You may know about our love of birds; we regularly schedule education programs on birds and strive towards conservation of habitat for native species. A more hands-on way we support the avian population is through our nest box program at Duke Farms.
We currently have 50 bluebird boxes on the property to encourage production and survivability of Eastern bluebird chicks. As each chick is banded, we record data on the health of the resident bluebird population at Duke Farms.
The numbers are as follows:
- 2016: 43 chicks banded
- 2017: 24 chicks banded
- 2018: 4 chicks banded
In a span of 2 years, we've gone from 43 to 4 chicks; that’s a 90% decrease. While some natural loss is expected, this year 5 nests were found and out of those 5, only one survived. Bluebirds tend to be meek and their nests are often ejected by other species (Tree Swallows and Wrens) before they can lay eggs. In addition, climate conditions and Blowfly are likely culprits for this year’s dwindling bluebird population; Blowfly was the cause of death for 2 nests and both heat and dehydration are suspected to be the cause of death for 2 other nests.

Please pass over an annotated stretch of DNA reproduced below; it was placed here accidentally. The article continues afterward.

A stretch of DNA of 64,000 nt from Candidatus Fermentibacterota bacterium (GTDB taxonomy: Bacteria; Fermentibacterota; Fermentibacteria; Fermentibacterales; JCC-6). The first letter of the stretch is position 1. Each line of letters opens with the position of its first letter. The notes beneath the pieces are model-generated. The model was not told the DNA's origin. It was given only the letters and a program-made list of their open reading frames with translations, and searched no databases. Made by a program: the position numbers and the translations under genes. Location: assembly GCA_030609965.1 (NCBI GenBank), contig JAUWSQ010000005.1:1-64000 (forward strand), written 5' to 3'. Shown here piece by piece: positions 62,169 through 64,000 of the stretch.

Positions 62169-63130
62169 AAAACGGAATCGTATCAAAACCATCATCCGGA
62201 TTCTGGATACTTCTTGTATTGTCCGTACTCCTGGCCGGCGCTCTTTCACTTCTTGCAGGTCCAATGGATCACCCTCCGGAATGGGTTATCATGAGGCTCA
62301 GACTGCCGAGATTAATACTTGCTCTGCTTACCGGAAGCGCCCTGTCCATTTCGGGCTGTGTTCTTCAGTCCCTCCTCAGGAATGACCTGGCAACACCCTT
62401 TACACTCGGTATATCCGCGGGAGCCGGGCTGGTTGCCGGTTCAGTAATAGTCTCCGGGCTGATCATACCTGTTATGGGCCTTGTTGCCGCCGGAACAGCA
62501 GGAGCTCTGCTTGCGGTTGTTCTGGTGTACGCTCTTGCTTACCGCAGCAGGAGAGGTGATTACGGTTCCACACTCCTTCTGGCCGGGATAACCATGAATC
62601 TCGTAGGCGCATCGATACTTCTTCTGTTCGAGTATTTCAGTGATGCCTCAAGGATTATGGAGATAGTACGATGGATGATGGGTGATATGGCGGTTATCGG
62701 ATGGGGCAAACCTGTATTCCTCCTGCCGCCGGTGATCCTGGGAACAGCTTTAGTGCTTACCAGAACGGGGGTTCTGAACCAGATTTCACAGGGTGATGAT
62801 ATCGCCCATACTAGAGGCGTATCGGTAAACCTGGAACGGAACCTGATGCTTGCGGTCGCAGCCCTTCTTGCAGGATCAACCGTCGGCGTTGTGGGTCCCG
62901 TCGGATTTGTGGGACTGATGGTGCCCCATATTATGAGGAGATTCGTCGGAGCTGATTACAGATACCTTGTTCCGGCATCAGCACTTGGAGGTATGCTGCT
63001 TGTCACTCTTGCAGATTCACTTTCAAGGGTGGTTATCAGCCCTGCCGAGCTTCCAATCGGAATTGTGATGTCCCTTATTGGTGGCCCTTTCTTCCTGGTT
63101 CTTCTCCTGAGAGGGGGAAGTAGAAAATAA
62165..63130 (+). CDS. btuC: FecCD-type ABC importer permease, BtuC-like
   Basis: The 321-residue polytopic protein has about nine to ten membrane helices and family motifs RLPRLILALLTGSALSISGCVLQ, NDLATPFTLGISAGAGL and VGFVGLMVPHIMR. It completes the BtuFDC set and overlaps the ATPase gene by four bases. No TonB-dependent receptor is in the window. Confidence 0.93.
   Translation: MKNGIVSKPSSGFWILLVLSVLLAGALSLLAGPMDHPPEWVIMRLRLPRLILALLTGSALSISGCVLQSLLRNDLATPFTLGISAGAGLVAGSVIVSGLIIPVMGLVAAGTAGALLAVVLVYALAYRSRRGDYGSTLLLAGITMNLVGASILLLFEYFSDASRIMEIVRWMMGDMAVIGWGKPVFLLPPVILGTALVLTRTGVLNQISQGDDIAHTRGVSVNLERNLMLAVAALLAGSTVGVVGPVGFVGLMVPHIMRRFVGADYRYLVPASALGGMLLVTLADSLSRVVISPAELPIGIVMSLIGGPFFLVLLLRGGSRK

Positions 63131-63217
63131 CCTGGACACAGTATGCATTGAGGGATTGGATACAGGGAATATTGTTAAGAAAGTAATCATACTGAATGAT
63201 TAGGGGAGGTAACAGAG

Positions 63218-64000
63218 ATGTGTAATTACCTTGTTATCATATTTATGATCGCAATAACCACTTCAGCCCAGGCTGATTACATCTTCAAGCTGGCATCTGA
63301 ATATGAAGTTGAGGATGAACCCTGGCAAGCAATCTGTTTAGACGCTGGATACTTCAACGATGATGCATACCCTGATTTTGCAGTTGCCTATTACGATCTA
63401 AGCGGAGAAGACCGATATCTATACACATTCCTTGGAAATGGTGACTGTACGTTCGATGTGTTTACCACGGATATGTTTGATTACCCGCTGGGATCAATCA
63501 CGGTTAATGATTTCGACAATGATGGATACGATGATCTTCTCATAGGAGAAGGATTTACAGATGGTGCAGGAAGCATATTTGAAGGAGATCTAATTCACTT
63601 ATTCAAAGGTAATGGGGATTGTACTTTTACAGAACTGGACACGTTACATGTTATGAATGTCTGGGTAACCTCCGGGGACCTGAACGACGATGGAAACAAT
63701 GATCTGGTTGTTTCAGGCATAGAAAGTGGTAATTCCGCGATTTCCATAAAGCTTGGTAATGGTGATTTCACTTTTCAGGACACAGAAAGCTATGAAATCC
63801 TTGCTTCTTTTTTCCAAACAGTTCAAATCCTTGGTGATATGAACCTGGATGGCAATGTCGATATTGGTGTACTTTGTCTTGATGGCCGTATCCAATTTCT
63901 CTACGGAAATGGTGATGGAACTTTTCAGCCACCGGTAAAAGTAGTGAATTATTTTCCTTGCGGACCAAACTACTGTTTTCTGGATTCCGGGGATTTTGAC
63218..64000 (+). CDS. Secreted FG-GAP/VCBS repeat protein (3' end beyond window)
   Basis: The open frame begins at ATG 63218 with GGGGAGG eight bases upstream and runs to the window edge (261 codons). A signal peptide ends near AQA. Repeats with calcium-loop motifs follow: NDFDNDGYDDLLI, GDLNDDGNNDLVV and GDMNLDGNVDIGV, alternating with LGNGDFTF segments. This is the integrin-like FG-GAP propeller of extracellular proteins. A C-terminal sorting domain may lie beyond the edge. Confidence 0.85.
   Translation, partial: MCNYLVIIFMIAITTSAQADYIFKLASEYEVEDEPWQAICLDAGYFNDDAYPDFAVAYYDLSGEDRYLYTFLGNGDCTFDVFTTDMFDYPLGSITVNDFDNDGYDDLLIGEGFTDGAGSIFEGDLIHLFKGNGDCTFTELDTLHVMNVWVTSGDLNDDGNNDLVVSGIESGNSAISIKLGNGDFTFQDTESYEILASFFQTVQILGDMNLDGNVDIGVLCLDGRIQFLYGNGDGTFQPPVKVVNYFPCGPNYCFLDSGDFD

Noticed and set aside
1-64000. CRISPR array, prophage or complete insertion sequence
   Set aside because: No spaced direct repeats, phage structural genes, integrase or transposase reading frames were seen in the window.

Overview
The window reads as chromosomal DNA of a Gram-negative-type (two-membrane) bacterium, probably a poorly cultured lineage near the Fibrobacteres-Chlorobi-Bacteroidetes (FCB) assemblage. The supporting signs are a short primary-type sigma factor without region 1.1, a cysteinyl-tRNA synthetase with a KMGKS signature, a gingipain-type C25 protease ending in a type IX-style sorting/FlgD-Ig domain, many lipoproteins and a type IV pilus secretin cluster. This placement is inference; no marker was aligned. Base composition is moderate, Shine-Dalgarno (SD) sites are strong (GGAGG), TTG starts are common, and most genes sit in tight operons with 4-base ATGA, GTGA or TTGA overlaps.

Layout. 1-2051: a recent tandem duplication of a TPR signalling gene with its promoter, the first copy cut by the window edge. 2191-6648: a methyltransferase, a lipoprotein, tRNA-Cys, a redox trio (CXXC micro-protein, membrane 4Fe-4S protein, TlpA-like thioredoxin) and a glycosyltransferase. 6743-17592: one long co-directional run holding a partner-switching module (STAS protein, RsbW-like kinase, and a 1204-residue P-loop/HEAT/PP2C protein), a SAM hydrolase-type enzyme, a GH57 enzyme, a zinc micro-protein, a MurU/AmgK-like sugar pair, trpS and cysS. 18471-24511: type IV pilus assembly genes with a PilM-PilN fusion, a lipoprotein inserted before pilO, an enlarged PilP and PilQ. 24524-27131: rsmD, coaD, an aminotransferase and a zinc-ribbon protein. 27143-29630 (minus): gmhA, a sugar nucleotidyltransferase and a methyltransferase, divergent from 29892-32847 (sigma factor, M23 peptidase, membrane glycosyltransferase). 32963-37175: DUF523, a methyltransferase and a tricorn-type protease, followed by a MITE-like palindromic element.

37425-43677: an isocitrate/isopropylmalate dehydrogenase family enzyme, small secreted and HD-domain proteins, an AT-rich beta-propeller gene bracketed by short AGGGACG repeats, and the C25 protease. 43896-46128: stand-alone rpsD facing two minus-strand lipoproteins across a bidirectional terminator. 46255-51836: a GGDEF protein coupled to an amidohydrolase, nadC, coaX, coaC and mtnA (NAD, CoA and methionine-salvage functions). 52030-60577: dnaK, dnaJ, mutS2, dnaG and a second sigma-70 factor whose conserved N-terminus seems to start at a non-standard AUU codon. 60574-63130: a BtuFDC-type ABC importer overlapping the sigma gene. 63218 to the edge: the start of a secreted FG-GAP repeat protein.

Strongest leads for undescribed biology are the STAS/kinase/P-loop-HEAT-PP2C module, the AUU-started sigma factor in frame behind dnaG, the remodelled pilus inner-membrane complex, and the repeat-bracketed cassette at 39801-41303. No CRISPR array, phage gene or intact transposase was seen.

Here’s to anticipating a more hopeful year for bluebirds in 2019.